In the centuries since Jesus spoke those words, Christians have often remembered only half of what Jesus has said, rendering unto Caesar has been our watchword, obeying the authorities, paying our taxes, being good citizens. The coin for paying the tax has been a symbol for worldly loyalty, but not a symbol for giving God his due. What sort of faith have we if our loyalty to God is not comparable with our loyalty to our country? Do we give God his due, render to him the things that are his? If were asked what we had given to God, how would we reply? What loyalty do we show with our coins?
The coins in the story ask us about principle; they ask us about loyalty; and they ask us about our commitment. Jesus has outwitted his opponents and he sits down to rest opposite the Temple treasury, watching people bring their offerings and noting the large sums contributed by the rich. Saint Mark Chapter 12 Verse 42 tells us, “A poor widow came and put in two small copper coins, which are worth a penny”. The coins given by the widow are an inconsequential amount for the treasury, but Jesus recognizes them as a huge gesture of commitment. We read in Verse 43-44, “Truly I tell you, this poor widow has put in more than all those who are contributing to the treasury. For all of them have contributed out of their abundance; but she out of her poverty has put in everything she had, all she had to live on.”
The people in the Temple would have been impressed by the large amounts given by the rich, they would hardly have even noticed the copper coins, they would not have considered the commitment they demanded. If we thought about Jesus watching the giving by pilgrims to the Temple and thought about him applying similar standards to us, how would we feel? If the widow’s coins are a measure of true commitment, then what commitment do we show?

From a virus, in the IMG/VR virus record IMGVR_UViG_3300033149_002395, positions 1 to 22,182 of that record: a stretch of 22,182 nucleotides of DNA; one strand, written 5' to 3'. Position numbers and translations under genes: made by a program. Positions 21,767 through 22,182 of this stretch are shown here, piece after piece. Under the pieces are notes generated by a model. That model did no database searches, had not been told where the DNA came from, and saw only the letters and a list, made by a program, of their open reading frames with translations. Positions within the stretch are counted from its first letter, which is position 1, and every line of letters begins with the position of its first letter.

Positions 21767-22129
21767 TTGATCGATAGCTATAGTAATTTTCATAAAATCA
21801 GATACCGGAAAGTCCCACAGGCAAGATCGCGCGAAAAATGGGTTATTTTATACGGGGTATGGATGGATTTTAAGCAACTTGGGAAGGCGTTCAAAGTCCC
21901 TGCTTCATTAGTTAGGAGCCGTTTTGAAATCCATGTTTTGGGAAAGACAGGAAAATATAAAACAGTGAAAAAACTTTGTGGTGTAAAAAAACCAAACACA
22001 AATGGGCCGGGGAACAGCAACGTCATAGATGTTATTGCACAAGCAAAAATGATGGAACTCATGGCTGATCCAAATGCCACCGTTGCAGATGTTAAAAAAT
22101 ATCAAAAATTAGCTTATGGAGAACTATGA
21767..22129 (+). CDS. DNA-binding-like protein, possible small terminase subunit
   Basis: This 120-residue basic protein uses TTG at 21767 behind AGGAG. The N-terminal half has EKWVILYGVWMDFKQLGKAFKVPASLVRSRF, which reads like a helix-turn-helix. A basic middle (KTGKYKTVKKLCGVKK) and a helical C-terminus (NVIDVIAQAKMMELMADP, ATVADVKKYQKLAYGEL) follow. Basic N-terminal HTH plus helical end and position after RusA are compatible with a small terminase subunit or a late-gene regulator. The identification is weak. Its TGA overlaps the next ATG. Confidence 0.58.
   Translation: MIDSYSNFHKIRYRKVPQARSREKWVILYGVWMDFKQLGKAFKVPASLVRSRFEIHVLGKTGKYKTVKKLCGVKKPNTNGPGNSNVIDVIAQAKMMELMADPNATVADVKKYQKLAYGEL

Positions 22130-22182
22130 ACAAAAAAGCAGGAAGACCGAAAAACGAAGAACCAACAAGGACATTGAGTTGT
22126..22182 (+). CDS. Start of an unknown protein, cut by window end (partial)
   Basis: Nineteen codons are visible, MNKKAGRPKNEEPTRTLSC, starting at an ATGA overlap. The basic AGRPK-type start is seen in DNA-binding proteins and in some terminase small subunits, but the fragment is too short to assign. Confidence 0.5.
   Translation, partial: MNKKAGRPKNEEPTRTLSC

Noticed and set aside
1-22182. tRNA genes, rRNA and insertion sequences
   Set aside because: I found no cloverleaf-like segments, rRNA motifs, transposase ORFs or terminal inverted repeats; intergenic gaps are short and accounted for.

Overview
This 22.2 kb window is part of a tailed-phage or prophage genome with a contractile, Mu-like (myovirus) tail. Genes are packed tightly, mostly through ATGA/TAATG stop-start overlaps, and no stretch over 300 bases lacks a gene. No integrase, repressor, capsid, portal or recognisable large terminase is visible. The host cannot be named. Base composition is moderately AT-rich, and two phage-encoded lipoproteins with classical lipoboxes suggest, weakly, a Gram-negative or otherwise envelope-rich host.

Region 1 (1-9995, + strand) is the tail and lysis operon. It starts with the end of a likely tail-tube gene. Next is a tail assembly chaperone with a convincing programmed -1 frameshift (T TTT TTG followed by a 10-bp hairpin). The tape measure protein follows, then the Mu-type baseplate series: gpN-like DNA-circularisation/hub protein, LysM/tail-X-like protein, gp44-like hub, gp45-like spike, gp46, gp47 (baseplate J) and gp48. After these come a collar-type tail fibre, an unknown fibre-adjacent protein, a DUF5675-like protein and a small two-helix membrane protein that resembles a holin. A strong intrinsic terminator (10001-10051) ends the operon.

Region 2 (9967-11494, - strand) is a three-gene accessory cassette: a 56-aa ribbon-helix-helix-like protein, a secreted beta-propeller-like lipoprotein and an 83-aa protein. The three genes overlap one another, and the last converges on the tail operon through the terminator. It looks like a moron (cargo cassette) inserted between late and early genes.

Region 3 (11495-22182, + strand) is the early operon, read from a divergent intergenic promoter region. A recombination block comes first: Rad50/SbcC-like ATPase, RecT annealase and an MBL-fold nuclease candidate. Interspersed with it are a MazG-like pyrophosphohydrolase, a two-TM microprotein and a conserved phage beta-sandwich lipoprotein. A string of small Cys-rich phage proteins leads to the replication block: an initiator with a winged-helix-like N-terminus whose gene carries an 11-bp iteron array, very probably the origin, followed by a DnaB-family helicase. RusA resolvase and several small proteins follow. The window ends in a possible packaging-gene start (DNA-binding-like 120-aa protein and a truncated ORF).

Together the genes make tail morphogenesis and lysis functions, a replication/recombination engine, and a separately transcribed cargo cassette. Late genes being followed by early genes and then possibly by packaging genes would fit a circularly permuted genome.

Principle, loyalty, commitment, the fourth coin in the story is a coin of repentance.
Christians have for centuries pondered the motivation of Judas Iscariot in betraying Jesus. Was he just greedy? Was he trying to force Jesus into a corner in the hope that Jesus would show his power? We do not know, what we do know is that the coins Judas was given became a symbol of his repentance for what he had done. We read in Saint Matthew Chapter 27 Verse 3, “When Judas, his betrayer, saw that Jesus was condemned, he repented and brought back the thirty pieces of silver to the chief priests and the elders.” The coins became not only a symbol of repentance, they became a sound of repentance, Verse 5 says, “Throwing down the pieces of silver in the temple, he departed; and he went and hanged himself”. The sound of coins on a stone floor: a sound of principle on Palm Sunday and a sound of penitence on Good Friday.
What about us? In what ways do we betray Jesus? What do we say that is a betrayal of what we believe? What do we do that betrays any words that we might say? Whatever those purposes may have been, Judas tried to use Jesus for his own purposes; are we like Judas in trying to use Jesus for what we want? The coin became a symbol of the repentance of Judas, what is there that shows our regret for our failures?
Coins of principle, loyalty, commitment, and repentance: the coins in the story are a challenge to us.